CNN新闻:美国孩子还存在种族歧视吗?(2010-05-24) 简介：Download MP3 Audio 把音频贴到我的博客(Qzone)或BBS 关闭MP3地址:音频页面地址:People of a certain age sort of remember times of great racial conflict in…
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People of a certain age sort of remember times of great racial conflict in this country, and divide that seemed pretty much impossible to bridge. And 60 years ago, researchers used the simple doll test to see how children view race, seeing their reaction to black and white baby dolls. Well CNN has commission now on a new study, a second doll test if you will. Now, Anderson Cooper takes up, look at the results.
There are lots of different colors for skin.
I have questions for you about these pictures of different children.As I read the question, I want you to point to the picture that fits the story.
Are children color blind in America?
Show me the smart child，Show me the mean child.Can you show me the dumb child?Show me the nice child.
Is bias measurable even at an early age?
Why is she the bad child? Because she's black, black.
Why is he the ugly child?
Because he， he looks like he's white.
Why is he the dumb child?
Because she has dark-brown skin.
Why is she the bad child?
Because she makes fun of everybody else's skin color.
How much do kids learn from what they see and hear from adults?
Show me the child who has the skin color most adults like?
And show me the child who has the skin color most adults don't like.
These are questions that we, along with CNN's Soledad O'Brien and a team of psychologists hired by CNN spent months investigating through tests, interviews with children and their parents. They are questions that had been asked for decades.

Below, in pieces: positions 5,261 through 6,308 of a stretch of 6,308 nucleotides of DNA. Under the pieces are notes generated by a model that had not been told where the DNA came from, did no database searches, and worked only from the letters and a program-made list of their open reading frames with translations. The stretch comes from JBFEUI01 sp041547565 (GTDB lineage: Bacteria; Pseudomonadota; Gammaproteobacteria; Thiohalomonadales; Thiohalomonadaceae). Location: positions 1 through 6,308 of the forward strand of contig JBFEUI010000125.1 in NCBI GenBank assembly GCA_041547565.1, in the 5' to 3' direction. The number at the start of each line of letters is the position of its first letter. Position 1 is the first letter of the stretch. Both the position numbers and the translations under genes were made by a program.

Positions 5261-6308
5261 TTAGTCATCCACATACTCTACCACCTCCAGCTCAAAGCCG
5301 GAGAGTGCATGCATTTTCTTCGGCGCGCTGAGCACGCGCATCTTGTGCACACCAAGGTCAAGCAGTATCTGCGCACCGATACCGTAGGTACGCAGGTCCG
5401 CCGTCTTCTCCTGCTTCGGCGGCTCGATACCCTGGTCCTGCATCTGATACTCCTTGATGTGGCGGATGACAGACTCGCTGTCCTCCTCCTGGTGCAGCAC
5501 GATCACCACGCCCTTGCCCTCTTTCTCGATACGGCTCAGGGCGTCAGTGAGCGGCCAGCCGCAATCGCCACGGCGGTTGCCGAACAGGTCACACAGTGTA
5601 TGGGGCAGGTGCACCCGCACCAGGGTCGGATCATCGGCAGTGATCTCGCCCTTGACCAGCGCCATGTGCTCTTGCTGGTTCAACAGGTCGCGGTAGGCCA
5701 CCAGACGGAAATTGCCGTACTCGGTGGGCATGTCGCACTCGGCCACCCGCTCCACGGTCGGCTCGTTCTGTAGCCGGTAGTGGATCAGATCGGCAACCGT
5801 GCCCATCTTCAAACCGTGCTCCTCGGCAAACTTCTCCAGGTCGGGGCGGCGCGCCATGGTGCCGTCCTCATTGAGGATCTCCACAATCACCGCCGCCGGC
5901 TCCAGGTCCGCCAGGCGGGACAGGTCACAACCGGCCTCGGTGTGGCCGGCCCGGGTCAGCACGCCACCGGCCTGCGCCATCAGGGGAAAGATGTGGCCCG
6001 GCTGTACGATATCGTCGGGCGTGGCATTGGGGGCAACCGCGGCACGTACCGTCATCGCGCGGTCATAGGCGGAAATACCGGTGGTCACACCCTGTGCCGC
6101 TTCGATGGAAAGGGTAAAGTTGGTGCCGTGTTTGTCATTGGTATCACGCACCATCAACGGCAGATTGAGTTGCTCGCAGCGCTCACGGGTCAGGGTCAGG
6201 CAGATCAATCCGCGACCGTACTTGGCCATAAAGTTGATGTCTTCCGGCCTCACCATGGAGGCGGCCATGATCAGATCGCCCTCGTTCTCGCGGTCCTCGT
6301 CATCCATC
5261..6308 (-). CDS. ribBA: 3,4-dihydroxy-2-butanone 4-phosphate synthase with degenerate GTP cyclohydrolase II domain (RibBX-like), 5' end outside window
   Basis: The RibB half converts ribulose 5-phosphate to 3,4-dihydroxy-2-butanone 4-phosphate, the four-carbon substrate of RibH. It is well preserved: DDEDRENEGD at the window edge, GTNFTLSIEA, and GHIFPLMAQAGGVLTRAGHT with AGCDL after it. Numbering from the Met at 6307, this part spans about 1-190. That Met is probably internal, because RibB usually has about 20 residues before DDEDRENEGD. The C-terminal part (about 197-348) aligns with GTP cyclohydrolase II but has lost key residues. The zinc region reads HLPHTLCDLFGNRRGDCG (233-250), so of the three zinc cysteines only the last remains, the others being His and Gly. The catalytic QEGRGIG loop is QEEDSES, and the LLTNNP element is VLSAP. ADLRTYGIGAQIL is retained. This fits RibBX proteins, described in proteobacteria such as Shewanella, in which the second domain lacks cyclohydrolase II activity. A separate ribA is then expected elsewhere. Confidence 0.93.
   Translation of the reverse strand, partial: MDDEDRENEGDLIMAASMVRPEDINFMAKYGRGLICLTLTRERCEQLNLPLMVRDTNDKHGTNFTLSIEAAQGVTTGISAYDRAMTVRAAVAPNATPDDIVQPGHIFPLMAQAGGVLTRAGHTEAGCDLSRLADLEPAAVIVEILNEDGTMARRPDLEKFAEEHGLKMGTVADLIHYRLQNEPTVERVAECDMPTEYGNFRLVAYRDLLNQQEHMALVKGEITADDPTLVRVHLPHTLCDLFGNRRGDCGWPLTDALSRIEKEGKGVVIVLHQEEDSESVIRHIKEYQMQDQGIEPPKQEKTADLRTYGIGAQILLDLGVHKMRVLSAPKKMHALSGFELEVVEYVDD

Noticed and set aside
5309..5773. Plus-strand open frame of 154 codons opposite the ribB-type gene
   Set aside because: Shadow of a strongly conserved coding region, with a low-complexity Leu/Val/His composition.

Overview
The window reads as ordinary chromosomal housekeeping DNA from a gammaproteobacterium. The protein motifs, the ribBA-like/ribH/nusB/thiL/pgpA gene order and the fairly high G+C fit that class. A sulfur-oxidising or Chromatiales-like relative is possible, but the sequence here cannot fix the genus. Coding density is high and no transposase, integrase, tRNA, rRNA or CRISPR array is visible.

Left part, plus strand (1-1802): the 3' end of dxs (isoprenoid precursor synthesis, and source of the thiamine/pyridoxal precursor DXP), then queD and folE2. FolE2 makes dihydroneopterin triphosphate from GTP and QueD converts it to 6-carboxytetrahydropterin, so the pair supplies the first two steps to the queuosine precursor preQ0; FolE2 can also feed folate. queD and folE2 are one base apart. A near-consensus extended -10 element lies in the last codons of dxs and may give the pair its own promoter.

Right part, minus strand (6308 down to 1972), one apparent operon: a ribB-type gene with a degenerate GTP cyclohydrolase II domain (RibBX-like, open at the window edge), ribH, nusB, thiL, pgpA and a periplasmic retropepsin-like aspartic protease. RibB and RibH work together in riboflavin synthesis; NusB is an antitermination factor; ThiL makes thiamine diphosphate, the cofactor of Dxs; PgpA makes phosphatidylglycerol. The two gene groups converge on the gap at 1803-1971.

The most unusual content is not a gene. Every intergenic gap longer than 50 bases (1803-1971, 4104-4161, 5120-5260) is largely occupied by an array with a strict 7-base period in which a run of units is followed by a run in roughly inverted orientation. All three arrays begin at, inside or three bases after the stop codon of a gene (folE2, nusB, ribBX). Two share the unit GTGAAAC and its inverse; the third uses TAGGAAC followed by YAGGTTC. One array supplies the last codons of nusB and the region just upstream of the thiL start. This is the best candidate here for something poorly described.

The first doll study ignited controversy in the 1940s when psychologists Kenneth and Mamie Clark pioneered studies in the effects of segregation in schools by asking African-American kids to choose between black and white dolls. The so-called doll test found black kids overwhelmingly preferred white over black. Those results were at the center of the landmark 1954 Supreme Court case Brown vs. the Board of Education that desegregated American schools.
Now, with a first African-American president and nearly 60 years after segregation was overturned, we wondered, where are we today? How do kids see differences in race? What we discovered might shock you, but first, how we got there.
Skin color, a child's skin color estimate.OK, yeah.
We asked renowned child psychologist and University of Chicago researcher Dr. Margaret Beale Spencer to design a pilot study for CNN and analyze the results.Our children are always near us, you know, because we're a society. And what we put out there, kids report back. You ask the question, they'll give you the answer.
Spencer's team tested more than 130 kids in eight schools with very different racial and economic demographics. Half of the schools were in the north, half in the south.